The Burroughs Century

“There couldn’t be a society of people who didn’t dream. They’d be dead in two weeks.”
—William S. Burroughs
William S. Burroughs in 1951.
Today, Feb. 5, 2014, William S. Burroughs would have turned 100 years old. In honor of this landmark birthday, the city of Bloomington, Indiana, is hosting a four-day festival, The Burroughs Century, which kicks off today. 
Jorge Garcia-Robles, author of The Stray Bullet: William S. Burroughs in Mexico, is delivering a speech on Burroughs’s experiences in Mexico on Friday, Feb. 7th. Stay tuned to this blog on Friday, as we will be posting an excerpt from his speech after it is delivered.
In the meantime, here is an excerpt from the book’s introduction.
When I was put in charge of cultural programs at [the National Autonomous University of Mexico], the first thing I did was to send a letter to William S. Burroughs inviting him to lead a conference. That was in 1989, and my interest in Burroughs and the Beats had remained strong. Burroughs (via his agent) responded that he couldn’t go to Mexico—he no longer traveled by plane. Capitalizing on the connection, I requested a meeting with the author of Naked Lunch, and in August 1990 I caught a plane to Dallas, Texas, then a bus to Lawrence, Kansas. There, amid the drinks, clouds of marijuana smoke, and target practice, I made my first acquaintance with William Burroughs.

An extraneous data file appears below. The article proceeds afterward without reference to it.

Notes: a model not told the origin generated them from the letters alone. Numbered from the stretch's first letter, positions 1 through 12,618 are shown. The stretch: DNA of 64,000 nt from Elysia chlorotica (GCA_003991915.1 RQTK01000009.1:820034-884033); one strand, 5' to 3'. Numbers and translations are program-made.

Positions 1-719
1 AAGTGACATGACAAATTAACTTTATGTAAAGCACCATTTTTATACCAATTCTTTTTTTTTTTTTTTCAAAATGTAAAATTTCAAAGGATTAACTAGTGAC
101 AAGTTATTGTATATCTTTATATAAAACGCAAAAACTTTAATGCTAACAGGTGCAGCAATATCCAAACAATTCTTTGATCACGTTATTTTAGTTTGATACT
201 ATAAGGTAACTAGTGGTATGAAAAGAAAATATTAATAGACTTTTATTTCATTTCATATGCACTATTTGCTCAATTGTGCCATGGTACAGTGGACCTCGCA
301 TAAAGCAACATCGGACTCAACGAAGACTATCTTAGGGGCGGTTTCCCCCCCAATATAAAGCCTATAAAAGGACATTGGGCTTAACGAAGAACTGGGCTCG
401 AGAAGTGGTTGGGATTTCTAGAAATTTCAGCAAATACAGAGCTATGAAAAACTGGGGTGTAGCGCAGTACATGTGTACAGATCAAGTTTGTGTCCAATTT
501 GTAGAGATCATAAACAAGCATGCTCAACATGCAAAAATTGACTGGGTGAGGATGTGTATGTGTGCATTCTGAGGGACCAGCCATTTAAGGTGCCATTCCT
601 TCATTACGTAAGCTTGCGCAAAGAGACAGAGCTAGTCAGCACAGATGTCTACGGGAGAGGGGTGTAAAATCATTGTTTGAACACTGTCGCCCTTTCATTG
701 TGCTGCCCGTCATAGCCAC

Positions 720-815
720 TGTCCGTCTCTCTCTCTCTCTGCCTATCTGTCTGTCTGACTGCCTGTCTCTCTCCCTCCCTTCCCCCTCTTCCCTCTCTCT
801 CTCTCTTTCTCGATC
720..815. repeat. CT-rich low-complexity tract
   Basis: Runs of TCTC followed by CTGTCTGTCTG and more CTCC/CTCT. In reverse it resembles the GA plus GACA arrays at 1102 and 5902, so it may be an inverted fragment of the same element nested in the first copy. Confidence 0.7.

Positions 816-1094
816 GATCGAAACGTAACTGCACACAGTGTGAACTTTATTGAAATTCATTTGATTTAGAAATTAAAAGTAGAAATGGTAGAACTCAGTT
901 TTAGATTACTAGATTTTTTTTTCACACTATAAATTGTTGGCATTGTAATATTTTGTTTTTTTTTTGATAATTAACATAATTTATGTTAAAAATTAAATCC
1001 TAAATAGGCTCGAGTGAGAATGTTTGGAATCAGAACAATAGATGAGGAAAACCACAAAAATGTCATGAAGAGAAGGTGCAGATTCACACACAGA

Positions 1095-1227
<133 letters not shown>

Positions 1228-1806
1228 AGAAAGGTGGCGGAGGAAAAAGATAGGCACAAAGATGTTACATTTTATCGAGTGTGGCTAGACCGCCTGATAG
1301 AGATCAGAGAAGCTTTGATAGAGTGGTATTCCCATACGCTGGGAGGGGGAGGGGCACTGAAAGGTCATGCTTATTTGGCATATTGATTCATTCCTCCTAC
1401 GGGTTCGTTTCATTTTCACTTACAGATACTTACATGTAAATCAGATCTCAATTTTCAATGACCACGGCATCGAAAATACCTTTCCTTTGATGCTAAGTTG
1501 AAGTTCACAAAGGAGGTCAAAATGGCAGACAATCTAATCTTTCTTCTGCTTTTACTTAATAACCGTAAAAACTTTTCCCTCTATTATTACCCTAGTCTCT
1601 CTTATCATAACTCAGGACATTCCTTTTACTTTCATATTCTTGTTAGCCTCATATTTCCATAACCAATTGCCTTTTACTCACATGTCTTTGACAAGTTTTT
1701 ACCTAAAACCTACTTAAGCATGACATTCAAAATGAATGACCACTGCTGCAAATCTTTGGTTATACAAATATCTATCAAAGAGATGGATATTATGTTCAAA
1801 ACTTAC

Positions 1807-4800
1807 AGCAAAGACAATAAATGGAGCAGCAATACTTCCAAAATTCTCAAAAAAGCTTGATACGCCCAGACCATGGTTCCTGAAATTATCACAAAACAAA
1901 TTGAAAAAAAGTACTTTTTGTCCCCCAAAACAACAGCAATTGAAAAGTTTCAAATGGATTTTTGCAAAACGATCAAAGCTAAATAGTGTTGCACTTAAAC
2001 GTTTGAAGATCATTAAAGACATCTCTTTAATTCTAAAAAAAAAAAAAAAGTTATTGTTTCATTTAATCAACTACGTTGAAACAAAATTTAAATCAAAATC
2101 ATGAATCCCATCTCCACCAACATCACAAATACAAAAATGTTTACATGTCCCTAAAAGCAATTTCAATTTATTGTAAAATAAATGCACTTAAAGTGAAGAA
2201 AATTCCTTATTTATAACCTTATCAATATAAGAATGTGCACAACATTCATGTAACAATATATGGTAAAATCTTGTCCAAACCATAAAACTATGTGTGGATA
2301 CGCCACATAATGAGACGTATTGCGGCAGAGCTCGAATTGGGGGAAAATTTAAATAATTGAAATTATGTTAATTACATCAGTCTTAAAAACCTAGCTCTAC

The meeting was contradictory. At first the idealized image I’d had of my hero brushed up against the reality: I was meeting a person of flesh and blood, with imperfections like the rest of us. Later, over time, I discovered the individual, the rara avis, someone who was not perfect but special and distinct. ….
The publication of a U.S. edition of The Stray Bullet seems as desirable as it is necessary. Unlikely as it appears, Burroughs is linked in many ways to American culture and civilization, even if he has been one of the country’s harshest critics. It was the same with Aldous Huxley and D. H. Lawrence, who, although they said they hated England, remained as English as roast beef. American audiences are due a book that tells of the experiences one of its writers had in Mexico in the years 1949 to 1952, above all because those experiences were crucial to his personal and literary life, and ultimately because these experiences form part of American literary history.

“I liked Mexico City from the first day of my visit there. In 1949, it was a cheap place to live, with a large foreign colony, fabulous whorehouses and restaurants, cockfights and bullfights, and every conceivable diversion.”
—from William S. Burroughs, Queer

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